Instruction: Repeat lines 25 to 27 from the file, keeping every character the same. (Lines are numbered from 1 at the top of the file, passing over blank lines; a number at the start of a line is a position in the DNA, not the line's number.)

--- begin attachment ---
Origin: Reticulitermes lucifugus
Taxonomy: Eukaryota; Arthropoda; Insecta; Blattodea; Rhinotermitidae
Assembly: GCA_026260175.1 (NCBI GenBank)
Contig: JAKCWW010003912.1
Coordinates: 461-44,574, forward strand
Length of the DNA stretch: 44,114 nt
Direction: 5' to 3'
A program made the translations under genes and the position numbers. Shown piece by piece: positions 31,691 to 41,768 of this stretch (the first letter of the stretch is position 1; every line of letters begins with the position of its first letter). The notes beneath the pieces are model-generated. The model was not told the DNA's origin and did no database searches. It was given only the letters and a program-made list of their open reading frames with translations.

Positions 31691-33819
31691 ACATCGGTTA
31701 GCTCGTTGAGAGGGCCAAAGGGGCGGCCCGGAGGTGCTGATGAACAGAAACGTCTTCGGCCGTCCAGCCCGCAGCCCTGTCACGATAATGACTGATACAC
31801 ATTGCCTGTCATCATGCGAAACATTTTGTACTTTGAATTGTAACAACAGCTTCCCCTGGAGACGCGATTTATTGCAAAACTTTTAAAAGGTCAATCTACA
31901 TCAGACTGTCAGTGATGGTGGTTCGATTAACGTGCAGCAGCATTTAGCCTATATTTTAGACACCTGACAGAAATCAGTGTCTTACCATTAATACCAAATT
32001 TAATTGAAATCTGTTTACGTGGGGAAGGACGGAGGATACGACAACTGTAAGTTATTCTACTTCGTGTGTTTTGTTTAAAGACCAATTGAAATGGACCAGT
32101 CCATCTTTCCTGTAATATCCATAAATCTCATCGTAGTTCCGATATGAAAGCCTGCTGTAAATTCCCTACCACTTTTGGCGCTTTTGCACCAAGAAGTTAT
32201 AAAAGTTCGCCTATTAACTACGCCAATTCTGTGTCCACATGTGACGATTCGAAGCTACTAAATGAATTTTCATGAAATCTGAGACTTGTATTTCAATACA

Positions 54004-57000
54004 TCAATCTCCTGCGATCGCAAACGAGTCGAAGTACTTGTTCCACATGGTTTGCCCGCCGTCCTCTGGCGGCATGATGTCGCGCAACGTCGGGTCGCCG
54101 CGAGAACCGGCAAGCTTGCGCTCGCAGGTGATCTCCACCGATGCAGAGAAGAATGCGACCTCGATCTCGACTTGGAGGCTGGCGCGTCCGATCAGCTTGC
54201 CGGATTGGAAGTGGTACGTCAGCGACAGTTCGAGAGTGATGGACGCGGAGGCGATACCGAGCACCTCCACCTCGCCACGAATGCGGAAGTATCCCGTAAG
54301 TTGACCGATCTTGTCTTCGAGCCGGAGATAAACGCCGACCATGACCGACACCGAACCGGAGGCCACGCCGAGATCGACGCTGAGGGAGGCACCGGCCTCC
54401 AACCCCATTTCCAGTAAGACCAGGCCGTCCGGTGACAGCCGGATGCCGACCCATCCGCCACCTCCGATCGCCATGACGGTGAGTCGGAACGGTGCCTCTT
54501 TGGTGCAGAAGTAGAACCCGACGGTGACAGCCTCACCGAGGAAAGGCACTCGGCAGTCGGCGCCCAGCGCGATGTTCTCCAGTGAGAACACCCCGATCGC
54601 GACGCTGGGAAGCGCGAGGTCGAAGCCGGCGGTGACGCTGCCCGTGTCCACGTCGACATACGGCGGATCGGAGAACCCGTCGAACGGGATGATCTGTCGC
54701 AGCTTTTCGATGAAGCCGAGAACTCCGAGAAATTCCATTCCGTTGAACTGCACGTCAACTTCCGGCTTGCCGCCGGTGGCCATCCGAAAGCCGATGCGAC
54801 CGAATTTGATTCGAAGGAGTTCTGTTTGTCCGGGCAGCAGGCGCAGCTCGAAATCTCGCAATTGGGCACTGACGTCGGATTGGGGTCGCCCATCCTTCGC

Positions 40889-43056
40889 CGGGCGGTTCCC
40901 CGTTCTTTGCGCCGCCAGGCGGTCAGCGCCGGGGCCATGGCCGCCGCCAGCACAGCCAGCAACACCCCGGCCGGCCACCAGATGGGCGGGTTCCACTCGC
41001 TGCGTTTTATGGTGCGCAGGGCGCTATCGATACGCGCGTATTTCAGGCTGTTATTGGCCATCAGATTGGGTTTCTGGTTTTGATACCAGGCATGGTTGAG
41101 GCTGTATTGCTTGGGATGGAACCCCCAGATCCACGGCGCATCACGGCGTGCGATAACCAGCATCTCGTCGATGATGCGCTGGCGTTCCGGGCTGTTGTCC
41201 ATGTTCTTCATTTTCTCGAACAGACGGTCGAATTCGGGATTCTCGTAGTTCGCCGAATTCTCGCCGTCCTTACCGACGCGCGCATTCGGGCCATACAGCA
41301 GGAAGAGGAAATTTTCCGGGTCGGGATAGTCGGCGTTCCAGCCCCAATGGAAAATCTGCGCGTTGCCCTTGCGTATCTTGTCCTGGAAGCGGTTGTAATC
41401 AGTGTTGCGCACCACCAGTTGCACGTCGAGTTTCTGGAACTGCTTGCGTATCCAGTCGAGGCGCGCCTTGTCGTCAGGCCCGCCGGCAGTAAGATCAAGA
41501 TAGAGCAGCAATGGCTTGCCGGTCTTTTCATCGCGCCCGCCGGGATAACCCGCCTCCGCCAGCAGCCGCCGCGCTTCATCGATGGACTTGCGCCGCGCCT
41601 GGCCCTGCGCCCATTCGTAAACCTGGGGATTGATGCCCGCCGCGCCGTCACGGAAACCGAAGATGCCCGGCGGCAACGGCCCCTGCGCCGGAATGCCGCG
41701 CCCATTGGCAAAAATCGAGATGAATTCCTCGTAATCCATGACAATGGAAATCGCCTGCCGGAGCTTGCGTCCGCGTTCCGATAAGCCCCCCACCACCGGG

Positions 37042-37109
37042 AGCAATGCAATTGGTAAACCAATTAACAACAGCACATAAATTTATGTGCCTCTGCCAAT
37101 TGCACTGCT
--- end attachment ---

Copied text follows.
54701 AGCTTTTCGATGAAGCCGAGAACTCCGAGAAATTCCATTCCGTTGAACTGCACGTCAACTTCCGGCTTGCCGCCGGTGGCCATCCGAAAGCCGATGCGAC
54801 CGAATTTGATTCGAAGGAGTTCTGTTTGTCCGGGCAGCAGGCGCAGCTCGAAATCTCGCAATTGGGCACTGACGTCGGATTGGGGTCGCCCATCCTTCGC

Positions 40889-43056